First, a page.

If his hair is cut just right, Glen Dean's scar may be visible to the naked eye. Otherwise, evidence of the condition that changed and almost ended his life last December remains hidden.
The Utah point guard says his game is almost back to full strength. After sitting out last season as a transfer from Eastern Washington, Dean will finally play basketball officially again in less than two weeks. He will likely be coach Larry Krystkowiak's opening-night starter for the Utes, with an advanced court sense and a consistent jumper that Ute fans at the Huntsman Center will happily welcome.
But his career almost came to a premature end.
It began innocently enough. A headache, some Ibuprofen and a few missed days of practice. Eventually, Dean knew something was drastically amiss. Emergency brain surgery for a broken blood vessel ensued, followed by a lengthy stay in the intensive care unit at the Huntsman Medical Center.
Dean, Krystkowiak said, was lucky to have a hospital so accessible. His teammates and friends thought he was simply playing around. To his mother, it all still seems surreal.
"From what I was told, it was going to happen to me regardless," Dean said. "Anything that was strenuous to me at the time could've triggered it. I could've been helping somebody move, or doing yardwork. It wouldn't have mattered."
Sitting in the Utes' fashionably remodeled locker room, Dean looks physically indestructible. His muscular arms tell the story of someone who spends a significant amount of time in the weight room. His quiet demeanor indicates a determined maturity that belies his 22 years.
Which makes what happened last December all the more difficult to comprehend. Never had Dean felt so weak, so out of control. He remembers the loss of eyesight, the blurry vision. Jason Washburn asking him if he was OK. Jiggy Watkins checking up on him after practice. Dean couldn't make out their faces, but he could tell them apart by voice recognition.
Once he crossed the street with Aaron Dotson. He couldn't see the cars, so Dotson had to guide him, almost like walking a blind man.
"We all thought he was joking at first, and we didn't really take it seriously," Dotson said. "Once we realized that something was wrong, it became pretty scary for all of us."
The ruptured vessel was causing Dean intense headaches and dizziness. He was light-headed and nauseated. Loud noises were too much for him. Eventually, Dean couldn't sit on the bench for more than the first half of last season's game against BYU.
"I still can't put it all into words," his mother, Judi Sinclair, says now. "I know it happened, but it was such a crazy thing to deal with at the time. To be honest, I'm still in shock about it."
'Something the world will remember'
Dean's been through more than most people his age.
After his father, also named Glen, left the family when Dean was young, he became attached to his grandfather. Van Kelsie taught him to be accountable, setting an example by working every day in construction for the city of Seattle.
Kelsie died last year, compounding the struggles of the surgery and Dean missing the season with his transfer. If ever Dean had a hero in life, it was his grandfather, whom he speaks of reverently.
Dean and his father are closer now. The two speak periodically on the phone. The conversations are more man-to-man than father-to-son.
"I love my dad," Dean said. "I know he's a good man. I wish he would've been around to see more of my games. To me, though, I just look at it like he wasn't there physically."
Added Sinclair: "His dad was a good dad. He cared about Glen, but he was at a different place in his life. He was just absent, and he had a dysfunctional lifestyle when Glen was young. I've always taught Glen to make his own choices and to form his own opinions. I've told him that's the most powerful thing he would ever have. I remember when he was an infant. I would tell people that Glen would be something the world will remember. He's doing that now."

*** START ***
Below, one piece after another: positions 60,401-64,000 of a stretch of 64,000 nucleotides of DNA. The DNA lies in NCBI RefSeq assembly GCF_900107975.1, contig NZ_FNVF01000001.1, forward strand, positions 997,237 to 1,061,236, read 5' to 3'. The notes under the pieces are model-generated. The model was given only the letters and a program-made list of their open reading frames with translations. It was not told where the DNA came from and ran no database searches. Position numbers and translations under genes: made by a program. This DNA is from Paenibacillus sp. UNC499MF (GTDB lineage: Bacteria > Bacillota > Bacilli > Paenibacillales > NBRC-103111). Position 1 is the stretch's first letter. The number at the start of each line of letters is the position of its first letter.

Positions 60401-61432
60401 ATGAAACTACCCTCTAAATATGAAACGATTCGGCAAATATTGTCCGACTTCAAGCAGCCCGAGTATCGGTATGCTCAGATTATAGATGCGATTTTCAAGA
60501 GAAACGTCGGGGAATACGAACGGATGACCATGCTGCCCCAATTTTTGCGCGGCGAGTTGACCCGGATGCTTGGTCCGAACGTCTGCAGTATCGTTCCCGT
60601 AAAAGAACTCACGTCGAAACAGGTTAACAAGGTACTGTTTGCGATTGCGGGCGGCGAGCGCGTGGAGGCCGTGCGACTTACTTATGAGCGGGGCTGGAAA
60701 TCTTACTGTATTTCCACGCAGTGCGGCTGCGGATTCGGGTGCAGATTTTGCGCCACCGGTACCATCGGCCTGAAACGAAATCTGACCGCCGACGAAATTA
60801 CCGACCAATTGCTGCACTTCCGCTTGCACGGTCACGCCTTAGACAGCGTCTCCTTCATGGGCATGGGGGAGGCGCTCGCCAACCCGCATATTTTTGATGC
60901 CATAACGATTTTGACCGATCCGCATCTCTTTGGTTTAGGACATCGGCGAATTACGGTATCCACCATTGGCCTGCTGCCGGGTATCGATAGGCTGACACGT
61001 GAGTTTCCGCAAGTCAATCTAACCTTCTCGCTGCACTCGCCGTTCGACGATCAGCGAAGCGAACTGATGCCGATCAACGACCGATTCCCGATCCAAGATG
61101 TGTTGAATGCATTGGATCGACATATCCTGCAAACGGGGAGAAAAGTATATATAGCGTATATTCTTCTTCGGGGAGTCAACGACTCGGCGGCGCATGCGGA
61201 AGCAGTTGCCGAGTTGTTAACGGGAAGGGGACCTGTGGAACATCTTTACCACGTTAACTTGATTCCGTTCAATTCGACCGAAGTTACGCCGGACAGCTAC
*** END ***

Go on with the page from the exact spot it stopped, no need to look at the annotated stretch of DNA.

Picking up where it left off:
With Dean's mother out of work until recently, the family has suffered significant financial hardship. Dean, in an effort to help out, sends a portion of his financial aid check home each month, intended to cover housing and food costs.
A fresh start
College basketball is a guard's game, and Utah has had precious little in the way of good guard play in recent seasons.
Dean will have two years to direct Utah's offense. He comes from Eastern Washington as an All-Big Sky talent. He averaged 13.3 points per game as an EWU sophomore, having emerged from Seattle's rich talent base, through Laurinberg Prep in North Carolina, to EWU and finally to Salt Lake City.
"He's someone that's mature on and off the court," Krystkowiak said. "He's got to be a leader and a guy that we can rely on."
Dean is listed at 5-foot-10, but is closer to 5-8. However, he is explosive off the dribble, strong in his upper body, can shoot the ball from the perimeter and has developed a nice floater in the lane. He makes good decisions on the pick-and-roll and can create his own shot.
Dean and Watkins are similar players in that regard, but Utah coaches are optimistic that Dean has much more to work with around him than Watkins did.
Most importantly, Dean has realized that basketball and everyday life is a gift. Nothing is guaranteed, so every moment has to be maximized. His new life starts Nov. 2, the day of the Utes' exhibition opener against Simon Fraser. He plans to make the most of it.
"The last year has been very difficult," Dean said. "It was difficult to sit out, it was hard to see my grandfather pass away. Everything was hard. But I kind of look at this as a fresh start."
Glen Dean file
• Is a native of Seattle, Wash.
• Grew up next door to Louisville point guard Peyton Siva
• Was an All-Big Sky pick as a sophomore at Eastern Washington
• Originally committed to Portland State out of high school
• Averaged 13.3 points per game as a sophomore at EWU